Due to the Covid-19 shut-down the race originally scheduled for June 27 has now been re-scheduled for Saturday August 29 to Sunday September 20, 2020. It will still start in Nice and end in Paris.
Now is the time to plan your visit/stay in Nice, since this is in the middle of the holiday season for Europe and accommodation is sure to fill quickly?
At 3.16 pm on the 1st July 1903, the first Tour de France race began.
People from all across the region congregated in the small town of Montgeron, just south of Paris, and lined up outside the Café Reveil-Matin in the hopes of winning the grand prize – 12,000 francs.
Today, more than 100 years later, France has become synonymous with cycling, and the Tour de France sits at the epicentre of the country’s sporting heritage.
This year, in 2020, the 107th edition of the race , is starting this time in Nice.
Cyclists from all across the world will race through France, cycling over the sublime Alpine mountains, the Massif Central, the Pyrenees and the vineyard hills of the Jura, a region of France that borders Switzerland.
It’ll be a perilous three-week journey for cyclists, but for spectators who’ll cheer cyclists off at the start line, it’ll be a trip filled with sunshine, riviera coastline and gloriously blue oceans, because Nice is just that – glorious.
If you’re visiting Nice for the Tour de France this year, here are a few things to know.
1. Pack light
Given that the Tour de France will be held during August and September, you might want to consider packing light.
Nice sits on the southern coast of France, and sunshine is all but guaranteed.
Be sure to bring shorts, t-shirts and your bathing suit, because you know as well as we do that as soon as those cyclists have set off, you’ll be straight into that ocean. And we don’t blame you.
2. Cycle the infamous roads for yourself
Consider renting a bike while you’re there (or even bringing your own) so that you can also experience the majestic roads that surround Nice.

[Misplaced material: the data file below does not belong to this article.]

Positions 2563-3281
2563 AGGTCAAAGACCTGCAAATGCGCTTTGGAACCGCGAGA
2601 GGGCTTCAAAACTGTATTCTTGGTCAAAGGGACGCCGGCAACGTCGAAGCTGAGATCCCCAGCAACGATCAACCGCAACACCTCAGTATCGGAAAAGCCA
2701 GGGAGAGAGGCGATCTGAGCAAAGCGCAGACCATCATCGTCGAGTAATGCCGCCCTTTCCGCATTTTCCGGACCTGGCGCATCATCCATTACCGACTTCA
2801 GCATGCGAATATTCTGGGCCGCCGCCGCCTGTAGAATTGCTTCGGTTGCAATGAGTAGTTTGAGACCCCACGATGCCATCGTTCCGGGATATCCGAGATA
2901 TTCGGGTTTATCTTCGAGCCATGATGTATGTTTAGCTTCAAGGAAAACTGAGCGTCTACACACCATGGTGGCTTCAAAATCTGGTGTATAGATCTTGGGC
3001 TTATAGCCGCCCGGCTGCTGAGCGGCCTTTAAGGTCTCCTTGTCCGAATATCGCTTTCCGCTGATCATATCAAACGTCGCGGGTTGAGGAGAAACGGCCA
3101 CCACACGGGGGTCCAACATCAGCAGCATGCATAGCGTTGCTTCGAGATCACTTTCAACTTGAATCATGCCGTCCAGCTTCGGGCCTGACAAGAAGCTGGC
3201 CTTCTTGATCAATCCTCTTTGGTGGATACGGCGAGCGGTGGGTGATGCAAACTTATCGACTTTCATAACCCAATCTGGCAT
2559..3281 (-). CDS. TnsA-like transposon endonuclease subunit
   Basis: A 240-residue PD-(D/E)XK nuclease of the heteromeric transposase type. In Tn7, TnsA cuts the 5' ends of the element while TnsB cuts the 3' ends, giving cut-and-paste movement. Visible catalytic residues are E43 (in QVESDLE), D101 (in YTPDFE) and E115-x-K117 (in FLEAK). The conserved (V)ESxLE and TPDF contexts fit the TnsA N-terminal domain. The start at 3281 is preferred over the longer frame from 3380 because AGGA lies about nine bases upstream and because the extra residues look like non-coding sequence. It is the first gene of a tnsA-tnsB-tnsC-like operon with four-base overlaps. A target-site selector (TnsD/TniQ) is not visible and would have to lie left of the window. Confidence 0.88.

When the Tour de France cyclists have set off, the roads will be yours to cycle as you please, and what better place than the winding road of Col d’Èze, which is traditionally the final climb in the Paris-Nice cycle event, or the mountainous Col de la Madone, which can be found a little ways up the coast.
3. Hole up in the city and enjoy the summer nights
If you don’t feel like cycling yourself, why not find a luxury apartment to rent and spend your days indulging in coffee and wine instead.
After all, the Tour de France doesn’t have to be exerting for everyone involved.
Or escape the hustle and bustle of Old Town and wine and dine at L’Autre Part, a wine bar with a cellar containing more than 300 organic, biodynamic and artisan wines. The possibilities are endless.
4. Go hunting for the pros
Nice is a glamorous city filled with glamourous people, and although the rich and famous choose to vacate here year-round, there’s never a better time to hunt for celebrities excited by the Tour de France, let alone pro athletes who are gearing up to cycle the event.
Jake Gyllenhaal, Matthew McConaughey and Ben Stiller are no strangers to the race, and there’s a definite chance of seeing 2020’s riders, including Christopher Froome, Egan Bernal, Thibaut Pinot and Romain Bardet.
5. The Grand Depart
Nice 2020 marks the 4th Grand Depart of the Tour de France on French soil in the last decade.
That’s right. While the cycling race traditionally always ends in France’s heartland, Paris, it doesn’t always begin in France.
In the last decade, the race has only begun on French soil four times:
- In 2011 in Pays de la Loire;
- In 2016 in Mont-Saint-Michel;
- In 2018 in La Vendee;
- And now in 2020, in Nice.
If you’re attending the event this year, consider yourself one of the lucky ones. Of all the cities to visit in the summertime, Nice is up there as a must-see spot.
Get ready to soak in vast amounts of culture, glamour, delectable food and wine, and most importantly, the Grand Depart.